"Some amendments were adopted," he said, "but in the main this is the same peace plan that brought to the knowledge of the President of the United States, and will bring it to the knowledge of the president of Egypt on Sunday at Ismailia."

The only question that Begin sidestepped in both his press conferences was whether Jordan would have a link with the West Bank. His refusal to discuss the subject in any form immediately aroused speculation that it was one of the sensitive points of debate in the Cabinet and that the prime minister had been forced to shift his ground to give Jordan a role.

One reason he has resisted this is because of his own Likud group's ideological commitment to bringing the West Bank under Israeli sovereignty. By suggesting that it should be under no sovereignty at all, let alone Jordanian sovereignty, Begin is talking a big gamble on the loyalty of his closest supporters.

During the Cabinet session, a small [WORD ILLEGIBLE] of followers of Gush Emunim (literally faith bloc), the most militantly annexationist part of Begin's political constituency, demonstrated outside in the driving rain.

"I love the members of the Gush Emunim," said Begin. "But their demonstration is pointless. They have no justification."

Representatives of Israeli settlers on the West Bank requested an urgent meeting with Begin to get assurances that they will remain under Israeli rule.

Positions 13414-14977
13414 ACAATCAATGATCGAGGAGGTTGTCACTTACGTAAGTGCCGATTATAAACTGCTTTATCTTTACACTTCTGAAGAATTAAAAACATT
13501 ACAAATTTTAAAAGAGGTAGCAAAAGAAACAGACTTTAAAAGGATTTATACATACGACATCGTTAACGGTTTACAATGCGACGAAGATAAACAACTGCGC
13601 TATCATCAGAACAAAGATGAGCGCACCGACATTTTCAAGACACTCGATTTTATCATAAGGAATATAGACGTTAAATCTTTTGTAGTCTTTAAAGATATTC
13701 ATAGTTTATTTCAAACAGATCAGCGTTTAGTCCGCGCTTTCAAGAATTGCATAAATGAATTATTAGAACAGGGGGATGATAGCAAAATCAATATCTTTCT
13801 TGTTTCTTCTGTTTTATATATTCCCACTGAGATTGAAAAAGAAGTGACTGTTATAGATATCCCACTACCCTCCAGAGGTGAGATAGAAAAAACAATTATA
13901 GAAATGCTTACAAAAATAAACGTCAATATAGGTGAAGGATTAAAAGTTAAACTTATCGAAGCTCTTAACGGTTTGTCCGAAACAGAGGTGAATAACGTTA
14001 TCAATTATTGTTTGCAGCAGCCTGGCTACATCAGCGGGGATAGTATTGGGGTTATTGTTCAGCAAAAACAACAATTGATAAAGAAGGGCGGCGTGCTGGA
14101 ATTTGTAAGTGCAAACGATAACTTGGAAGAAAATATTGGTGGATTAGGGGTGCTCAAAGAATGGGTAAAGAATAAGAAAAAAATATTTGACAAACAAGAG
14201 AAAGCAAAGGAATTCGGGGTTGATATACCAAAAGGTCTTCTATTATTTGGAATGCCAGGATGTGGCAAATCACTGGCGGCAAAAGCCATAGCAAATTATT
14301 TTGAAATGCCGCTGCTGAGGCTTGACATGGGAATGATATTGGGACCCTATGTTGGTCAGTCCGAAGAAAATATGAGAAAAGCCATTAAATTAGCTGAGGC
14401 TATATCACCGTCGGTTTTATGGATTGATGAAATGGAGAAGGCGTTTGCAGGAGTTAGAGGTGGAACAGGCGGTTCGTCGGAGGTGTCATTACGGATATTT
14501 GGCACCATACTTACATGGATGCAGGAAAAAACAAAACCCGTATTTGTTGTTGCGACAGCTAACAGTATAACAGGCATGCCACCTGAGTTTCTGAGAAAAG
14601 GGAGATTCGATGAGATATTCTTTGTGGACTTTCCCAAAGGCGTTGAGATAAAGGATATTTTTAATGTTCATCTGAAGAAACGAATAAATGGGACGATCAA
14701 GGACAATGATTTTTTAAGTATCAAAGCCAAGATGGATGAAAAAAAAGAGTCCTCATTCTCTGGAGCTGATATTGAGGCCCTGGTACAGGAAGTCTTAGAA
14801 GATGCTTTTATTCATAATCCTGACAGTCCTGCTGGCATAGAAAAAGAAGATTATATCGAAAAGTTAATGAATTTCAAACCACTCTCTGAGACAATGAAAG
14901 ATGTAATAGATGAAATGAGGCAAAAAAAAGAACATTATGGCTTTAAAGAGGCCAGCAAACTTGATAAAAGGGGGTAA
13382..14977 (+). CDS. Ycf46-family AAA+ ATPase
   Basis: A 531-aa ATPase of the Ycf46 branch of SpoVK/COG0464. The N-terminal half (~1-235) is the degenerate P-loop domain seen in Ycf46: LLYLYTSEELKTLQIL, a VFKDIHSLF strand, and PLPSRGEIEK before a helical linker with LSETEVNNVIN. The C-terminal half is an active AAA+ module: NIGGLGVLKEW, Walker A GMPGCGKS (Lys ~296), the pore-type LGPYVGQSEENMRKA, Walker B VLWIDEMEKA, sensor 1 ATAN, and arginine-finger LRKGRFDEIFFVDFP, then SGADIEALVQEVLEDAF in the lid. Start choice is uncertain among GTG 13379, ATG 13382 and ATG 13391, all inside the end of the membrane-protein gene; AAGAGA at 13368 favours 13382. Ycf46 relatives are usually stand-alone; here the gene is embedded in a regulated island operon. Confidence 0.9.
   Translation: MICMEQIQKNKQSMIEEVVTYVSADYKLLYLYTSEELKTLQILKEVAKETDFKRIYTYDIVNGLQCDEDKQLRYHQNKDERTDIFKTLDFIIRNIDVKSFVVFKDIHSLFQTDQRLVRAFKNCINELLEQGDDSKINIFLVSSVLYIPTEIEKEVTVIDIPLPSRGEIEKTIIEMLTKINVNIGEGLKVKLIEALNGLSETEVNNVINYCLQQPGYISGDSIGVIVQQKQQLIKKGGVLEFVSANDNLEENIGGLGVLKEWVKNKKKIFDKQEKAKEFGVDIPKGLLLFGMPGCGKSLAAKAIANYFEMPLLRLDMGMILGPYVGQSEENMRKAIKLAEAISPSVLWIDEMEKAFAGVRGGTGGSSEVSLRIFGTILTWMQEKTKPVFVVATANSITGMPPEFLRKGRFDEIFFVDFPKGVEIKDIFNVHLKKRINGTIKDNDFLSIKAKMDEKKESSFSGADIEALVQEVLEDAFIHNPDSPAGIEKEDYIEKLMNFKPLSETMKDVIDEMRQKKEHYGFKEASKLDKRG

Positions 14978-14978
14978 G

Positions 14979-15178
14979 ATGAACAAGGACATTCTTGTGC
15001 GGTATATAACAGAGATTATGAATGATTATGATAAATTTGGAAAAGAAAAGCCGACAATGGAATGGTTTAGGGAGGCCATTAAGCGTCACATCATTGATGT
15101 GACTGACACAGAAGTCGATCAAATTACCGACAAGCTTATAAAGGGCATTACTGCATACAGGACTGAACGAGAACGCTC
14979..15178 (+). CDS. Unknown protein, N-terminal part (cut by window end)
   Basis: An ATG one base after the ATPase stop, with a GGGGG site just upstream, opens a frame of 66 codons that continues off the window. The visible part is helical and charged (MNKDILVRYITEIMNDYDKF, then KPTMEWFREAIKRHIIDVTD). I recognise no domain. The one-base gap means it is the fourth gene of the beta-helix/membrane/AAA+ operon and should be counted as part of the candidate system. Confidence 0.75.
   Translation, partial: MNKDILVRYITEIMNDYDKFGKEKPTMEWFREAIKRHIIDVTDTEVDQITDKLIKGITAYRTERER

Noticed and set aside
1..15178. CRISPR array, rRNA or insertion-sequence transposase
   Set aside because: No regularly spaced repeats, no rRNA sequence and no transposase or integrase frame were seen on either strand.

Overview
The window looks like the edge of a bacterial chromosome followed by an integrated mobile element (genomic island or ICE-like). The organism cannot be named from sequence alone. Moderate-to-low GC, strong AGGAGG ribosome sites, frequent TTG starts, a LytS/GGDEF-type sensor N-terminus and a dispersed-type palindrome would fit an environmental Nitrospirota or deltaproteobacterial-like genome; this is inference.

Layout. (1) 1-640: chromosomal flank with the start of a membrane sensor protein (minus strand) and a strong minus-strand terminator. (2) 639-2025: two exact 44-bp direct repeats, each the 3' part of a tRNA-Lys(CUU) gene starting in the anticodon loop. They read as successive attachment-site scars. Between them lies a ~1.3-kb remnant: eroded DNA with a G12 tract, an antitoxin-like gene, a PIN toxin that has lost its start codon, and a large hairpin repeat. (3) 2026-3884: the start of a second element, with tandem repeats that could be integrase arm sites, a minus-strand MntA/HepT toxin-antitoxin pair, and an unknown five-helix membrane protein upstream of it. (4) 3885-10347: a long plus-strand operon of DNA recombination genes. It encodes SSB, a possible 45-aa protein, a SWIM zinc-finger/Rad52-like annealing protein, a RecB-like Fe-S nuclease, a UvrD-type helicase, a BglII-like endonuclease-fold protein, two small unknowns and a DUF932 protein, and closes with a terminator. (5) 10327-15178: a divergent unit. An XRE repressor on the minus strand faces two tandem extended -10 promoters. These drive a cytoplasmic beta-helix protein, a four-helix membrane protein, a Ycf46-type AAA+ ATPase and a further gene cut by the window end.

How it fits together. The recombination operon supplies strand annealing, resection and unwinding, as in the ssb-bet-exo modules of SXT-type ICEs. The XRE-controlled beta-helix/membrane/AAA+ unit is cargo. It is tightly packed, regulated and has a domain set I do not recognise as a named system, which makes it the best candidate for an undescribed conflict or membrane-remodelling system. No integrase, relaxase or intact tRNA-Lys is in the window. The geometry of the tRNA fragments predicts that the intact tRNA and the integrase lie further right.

While Begin defended the pace of the negotiations in Hebrew, saying, "we want to keep a fast pace," to a more indirect question about it in English, he changed his emphasis considerably.

"A peacemaking process is not a matter of a day," he said. "I heard that a member of the Egyptian government expressed his opinion that this negotiation may last a few months. I agree with him."

Begin also volunteered information on what seemed to be a new procedural wrinkle more in line with Dayans lets-take-it-easy approach. The prime minister said he planned to propose to Sadat the formation of "working committees on various subjects."

"I hope this logical proposal will be accepted," Begin said. This seemed to suggest that it is a new idea that could be unfamiliar to Sadat.

The essential outlines of the Begin proposals are probably already known to Sadat from the Carter administration's account of what Begin has told them or, even more recently, from the talks Weizman held Tuesday and Wednesday with Sadat and Egyptian War Minister Mohammed Gamassi.

Begin has said that he plans to submit "a detailed plan" on Christmas Day. He said it would include maps, presumably of the special security zones Israel reportedly seeks in the Sinai Peninsula.

Begin said today he had not heard Sadat's statement against accepting continued Israeli military presence in Sinai and the West Bank. The Israeli press and the Israeli state radio have been discounting those statements, suggesting that Egypt would be willing to allow long timetable during which the Israelis could continue a "temporary" occupation of strategic points.

Begin repeatedly stressed that Israel is prepared to discuss Egyptian counter-proposals. "Our peace plan is not a blueprint," he said.

In another development, Foreign Ministry officials said that Dayan plans to visit Italy in January and that he would have an audience with the Pope. The sources said they assumed that there would be a discussion with the pontiff about the status of the Christian holy places in Jerusalem in any final peace settlement.